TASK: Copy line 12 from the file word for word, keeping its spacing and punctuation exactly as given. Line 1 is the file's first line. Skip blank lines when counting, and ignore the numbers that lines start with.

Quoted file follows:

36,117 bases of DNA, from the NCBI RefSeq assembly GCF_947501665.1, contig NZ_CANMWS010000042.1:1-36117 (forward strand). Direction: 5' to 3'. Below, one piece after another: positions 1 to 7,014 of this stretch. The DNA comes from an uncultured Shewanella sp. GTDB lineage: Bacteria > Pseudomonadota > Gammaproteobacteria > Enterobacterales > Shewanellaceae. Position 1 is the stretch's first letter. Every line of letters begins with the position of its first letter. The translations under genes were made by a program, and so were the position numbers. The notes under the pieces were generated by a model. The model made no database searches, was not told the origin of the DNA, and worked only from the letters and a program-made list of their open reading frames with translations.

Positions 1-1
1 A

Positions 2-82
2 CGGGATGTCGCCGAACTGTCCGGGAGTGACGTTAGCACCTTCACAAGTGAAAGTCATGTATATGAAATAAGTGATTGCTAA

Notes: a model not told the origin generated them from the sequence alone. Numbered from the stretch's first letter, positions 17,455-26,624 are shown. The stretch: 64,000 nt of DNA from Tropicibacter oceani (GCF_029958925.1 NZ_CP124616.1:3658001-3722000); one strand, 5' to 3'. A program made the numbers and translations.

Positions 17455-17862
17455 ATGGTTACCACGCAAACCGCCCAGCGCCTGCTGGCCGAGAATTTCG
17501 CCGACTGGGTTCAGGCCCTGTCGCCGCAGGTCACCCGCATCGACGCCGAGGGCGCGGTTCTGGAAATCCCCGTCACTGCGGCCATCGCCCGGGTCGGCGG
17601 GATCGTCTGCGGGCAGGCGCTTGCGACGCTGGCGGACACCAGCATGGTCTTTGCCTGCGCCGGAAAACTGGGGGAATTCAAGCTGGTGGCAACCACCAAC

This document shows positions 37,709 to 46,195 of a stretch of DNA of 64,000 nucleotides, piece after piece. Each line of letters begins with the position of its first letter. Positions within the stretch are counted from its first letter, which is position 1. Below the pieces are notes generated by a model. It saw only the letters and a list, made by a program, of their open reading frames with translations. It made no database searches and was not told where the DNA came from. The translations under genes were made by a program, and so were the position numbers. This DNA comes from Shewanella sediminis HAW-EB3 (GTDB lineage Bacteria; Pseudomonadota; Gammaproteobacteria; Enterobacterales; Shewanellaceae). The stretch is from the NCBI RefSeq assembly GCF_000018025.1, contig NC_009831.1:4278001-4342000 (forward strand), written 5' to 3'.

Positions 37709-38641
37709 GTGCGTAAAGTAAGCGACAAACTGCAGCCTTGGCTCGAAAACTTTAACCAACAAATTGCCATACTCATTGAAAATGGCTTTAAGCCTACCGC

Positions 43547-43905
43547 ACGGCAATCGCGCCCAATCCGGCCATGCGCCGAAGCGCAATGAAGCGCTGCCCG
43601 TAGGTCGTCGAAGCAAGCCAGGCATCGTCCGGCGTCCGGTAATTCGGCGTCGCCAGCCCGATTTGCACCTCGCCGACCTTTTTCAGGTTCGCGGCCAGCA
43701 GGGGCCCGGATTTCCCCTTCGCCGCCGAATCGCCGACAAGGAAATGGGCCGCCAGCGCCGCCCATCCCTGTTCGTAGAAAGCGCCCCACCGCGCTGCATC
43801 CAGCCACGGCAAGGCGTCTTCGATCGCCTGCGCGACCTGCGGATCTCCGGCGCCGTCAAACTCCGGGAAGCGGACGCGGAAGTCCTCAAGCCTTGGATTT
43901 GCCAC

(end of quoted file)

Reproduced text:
Positions 37709-38641